Harold Murray—-the life of a jobbing journalist in the early twentieth century

Kaleiposcope cover 001Found in a pile of books here at Jot HQ a battered, library copy ( ‘ with all the stamps ‘, as the abebook dealers say ) from Exeter City Library  of Kaleidoscope , an old journalist’s snapshots (Exeter, nd but c 1947) by Harold Murray. Printed in Exeter by W. Chudley & Son, it would seem to be self-published, but unlike most books of this type, it is actually worth reading.


Wikipedia, alas, has no information on Murray. He claimed to be of ‘ Scottish origin’, and was born in an ‘ old parsonage in the Fen country ‘ (possibly near Peterborough).   As for his year of birth, recollections of having seen in 1884 a zoetrope at a bazaar and of being a cub reporter at the time of the Boer War, suggests that he first saw the light of day sometime in the eighteen-seventies. As for his published works, abebooks does feature Kaleidoscopealongside the author’s biographies of two nonconformist preachers, Dinsdale T.Young and Campbell Morgan, along with a collection of Murray’s stories for Boys’ Own Paperand a life of the famous evangelist preacher Rodney ‘Gypsy’ Smith (1860 – 1947). The ‘ by the same author ‘ panel in Kaleidoscope suggests that Murray ‘s main interest was religious evangelism, though this doesn’t come across strongly in Kaleidoscope, which is essentially a hotchpotch of anecdotes about all the many famous, and not so famous, people and places  he had encountered in his rather hectic career as a jobbing journalist.


It isn’t easy to establish if Murray was attached to particular newspapers for any length of time, if he was a freelance for much of his life, or if he did other things when he wasn’t writing. He seems to have been enchanted by the idea of writing for a living from his earliest days. FromKaleidoscope it seems obvious that he wished to be seen as  someone who was, in the words of Wyndham Lewis,  ‘ not for sale ‘ and it doesn’t appear that he was ever troubled by the insecurity of the freelancer’s life. At one point he remarks that he liked writing about hotels because, until twenty years ago, he had spent so much of his life living in them. This might suggest that for a while he was married, with a house and perhaps a family, and that a divorce or separation obliged him to return to living in hotels and boarding houses. But it might equally suggest that Murray, like Gipsy Smith, preferred the life of a wanderer from place to place. He certainly got around.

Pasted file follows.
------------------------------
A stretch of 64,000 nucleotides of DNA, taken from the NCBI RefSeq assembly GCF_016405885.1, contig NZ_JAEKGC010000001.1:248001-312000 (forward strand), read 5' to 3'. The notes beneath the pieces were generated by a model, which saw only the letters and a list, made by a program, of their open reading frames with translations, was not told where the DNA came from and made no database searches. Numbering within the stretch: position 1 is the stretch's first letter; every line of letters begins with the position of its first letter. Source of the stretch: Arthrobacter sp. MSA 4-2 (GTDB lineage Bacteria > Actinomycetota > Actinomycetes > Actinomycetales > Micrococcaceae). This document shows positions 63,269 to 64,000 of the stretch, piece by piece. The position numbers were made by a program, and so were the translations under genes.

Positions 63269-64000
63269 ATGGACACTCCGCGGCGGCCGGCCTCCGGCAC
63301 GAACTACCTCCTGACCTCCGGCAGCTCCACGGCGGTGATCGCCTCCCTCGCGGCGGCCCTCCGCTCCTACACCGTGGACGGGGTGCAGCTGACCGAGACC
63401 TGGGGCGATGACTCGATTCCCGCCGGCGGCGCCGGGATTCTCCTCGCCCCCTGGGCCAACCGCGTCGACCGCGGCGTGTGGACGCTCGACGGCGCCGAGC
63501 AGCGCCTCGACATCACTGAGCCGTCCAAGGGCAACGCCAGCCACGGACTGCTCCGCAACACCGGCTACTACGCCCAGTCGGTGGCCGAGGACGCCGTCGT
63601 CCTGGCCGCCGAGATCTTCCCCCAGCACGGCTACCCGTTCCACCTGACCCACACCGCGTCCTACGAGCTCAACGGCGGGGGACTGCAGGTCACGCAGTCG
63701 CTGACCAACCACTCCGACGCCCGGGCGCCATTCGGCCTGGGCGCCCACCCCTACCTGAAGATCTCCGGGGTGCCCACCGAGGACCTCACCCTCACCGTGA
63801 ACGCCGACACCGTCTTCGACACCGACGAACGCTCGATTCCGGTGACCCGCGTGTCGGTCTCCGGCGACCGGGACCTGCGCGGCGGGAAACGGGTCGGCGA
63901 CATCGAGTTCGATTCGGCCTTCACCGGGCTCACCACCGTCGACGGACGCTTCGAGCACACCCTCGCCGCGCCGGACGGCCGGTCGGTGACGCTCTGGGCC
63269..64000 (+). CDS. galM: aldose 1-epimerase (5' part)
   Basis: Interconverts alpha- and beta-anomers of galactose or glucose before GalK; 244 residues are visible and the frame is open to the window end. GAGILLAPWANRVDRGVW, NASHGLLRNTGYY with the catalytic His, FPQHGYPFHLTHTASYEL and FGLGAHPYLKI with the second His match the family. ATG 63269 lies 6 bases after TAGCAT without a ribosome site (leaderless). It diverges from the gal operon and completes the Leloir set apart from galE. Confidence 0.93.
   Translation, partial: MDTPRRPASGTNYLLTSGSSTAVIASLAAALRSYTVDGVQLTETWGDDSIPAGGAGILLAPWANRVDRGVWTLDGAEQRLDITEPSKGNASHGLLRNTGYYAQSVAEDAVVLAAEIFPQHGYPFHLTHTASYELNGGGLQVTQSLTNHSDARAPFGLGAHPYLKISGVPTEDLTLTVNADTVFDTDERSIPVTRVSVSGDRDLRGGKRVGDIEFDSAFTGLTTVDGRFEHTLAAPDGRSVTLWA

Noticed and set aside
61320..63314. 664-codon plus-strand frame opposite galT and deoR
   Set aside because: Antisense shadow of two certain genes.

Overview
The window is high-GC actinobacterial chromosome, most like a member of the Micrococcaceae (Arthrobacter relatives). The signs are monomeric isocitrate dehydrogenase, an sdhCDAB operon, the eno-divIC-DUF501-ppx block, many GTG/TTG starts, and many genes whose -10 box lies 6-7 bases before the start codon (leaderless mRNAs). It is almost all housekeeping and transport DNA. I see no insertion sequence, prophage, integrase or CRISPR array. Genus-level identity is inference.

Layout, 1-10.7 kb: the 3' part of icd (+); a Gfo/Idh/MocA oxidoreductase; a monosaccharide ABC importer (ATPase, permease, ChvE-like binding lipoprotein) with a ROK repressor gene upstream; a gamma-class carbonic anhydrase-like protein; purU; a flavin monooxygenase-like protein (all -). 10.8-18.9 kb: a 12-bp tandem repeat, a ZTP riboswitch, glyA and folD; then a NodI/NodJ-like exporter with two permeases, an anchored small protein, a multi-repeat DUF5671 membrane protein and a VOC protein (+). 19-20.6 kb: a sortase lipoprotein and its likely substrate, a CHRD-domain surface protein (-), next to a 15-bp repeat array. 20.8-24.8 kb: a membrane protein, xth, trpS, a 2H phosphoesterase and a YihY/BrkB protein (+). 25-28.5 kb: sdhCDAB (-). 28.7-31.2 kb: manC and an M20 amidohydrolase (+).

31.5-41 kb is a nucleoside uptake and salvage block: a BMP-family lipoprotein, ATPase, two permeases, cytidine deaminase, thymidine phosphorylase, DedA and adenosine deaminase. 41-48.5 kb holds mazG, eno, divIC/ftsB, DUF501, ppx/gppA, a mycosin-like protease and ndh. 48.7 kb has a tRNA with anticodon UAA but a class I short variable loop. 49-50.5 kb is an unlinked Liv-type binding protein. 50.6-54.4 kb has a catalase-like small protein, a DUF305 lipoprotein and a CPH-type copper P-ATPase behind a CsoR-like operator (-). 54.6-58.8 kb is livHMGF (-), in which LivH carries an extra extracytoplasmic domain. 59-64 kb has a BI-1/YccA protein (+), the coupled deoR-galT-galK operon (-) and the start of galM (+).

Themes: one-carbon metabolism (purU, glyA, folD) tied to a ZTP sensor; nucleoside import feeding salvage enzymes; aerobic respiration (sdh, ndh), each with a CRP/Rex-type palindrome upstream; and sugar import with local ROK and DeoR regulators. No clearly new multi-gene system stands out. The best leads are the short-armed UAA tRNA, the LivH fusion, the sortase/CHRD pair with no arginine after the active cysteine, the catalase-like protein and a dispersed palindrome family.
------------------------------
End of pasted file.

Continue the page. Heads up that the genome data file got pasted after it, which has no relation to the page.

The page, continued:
All journalists need to have good memories, but Murray’s was more powerful than most. Kaleidoscopeis a wealth of wonderful anecdotes going back to the 1890s. In fact there are so many that one must be selective. The more interesting recollections from the point of view of the history of popular entertainment relate to music hall and early cinema:

‘ Of all music hall artistes of Marie Lloyd’s day I think I liked best Little Tich, whom I met in Shaftesbury Avenue sometimes looking, like most comedians off stage, terribly solemn. I had no idea then that he was a great reader, that he was a gifted musician, that he played the ‘ cello well, but would not do so in public because he thought he would look silly and people would laugh at him. One of his handicaps was that he was extremely touchy and sensitive. I think it was at the old Tivoli in the Strand that I saw him stop suddenly in one of his songs because a man in the stalls unfolded a newspaper ‘


Around 1907 he was entranced by the sight of nuns performing ‘The Miracle ‘at Olympia, which had been built in 1886.


‘As long as I live I shall never forget the scene in that great darkened cinema in which the astonished nuns fluttered about like a lot of frightened birds. There were frenzied protests at the time from Protestants who declared the whole spectacle was Roman Catholic propaganda…it was a glorious show, and the subsequent film  was not to be compared with it…’


Here Murray’s memory appears to have failed him. The play by Karl Vollmoeller, which had music by Engelbert Humperdinck, was performed in 1911-12. The movie which followed in 1912 was the first full-colour film to be produced.


In his youth Murray had a great passion for the seaside Camera Obscura ‘with its beautiful coloured pictures from real life outside the darkened hut’. He first saw moving pictures on a screen in a little hall by Charing Cross station, though he doesn’t mention a date.


‘The film shown had been taken from the front of a locomotive, so that as we sat there it was as if we were in a railway saloon or observation car.’


Harry Houdini was another star that Murray bumped into—this time in the unlikely surroundings of Grimsby police station in 1898:


‘ …the handcuffed wizard was stripped and tested, breaking out of a cell and out of his manacles. Somebody told me at the time that Houdini had a master key in his toes; I can’t say if that was so…


As for the very latest developments in entertainment, Murray, who had good words for radio, wrote less enthusiastically about the small screen:


‘ But we are awaiting the marvel of television, of which, at present, I can only say all the demonstrations I have seen left me unenthralled…’


To be continued… [R.M.Healey]


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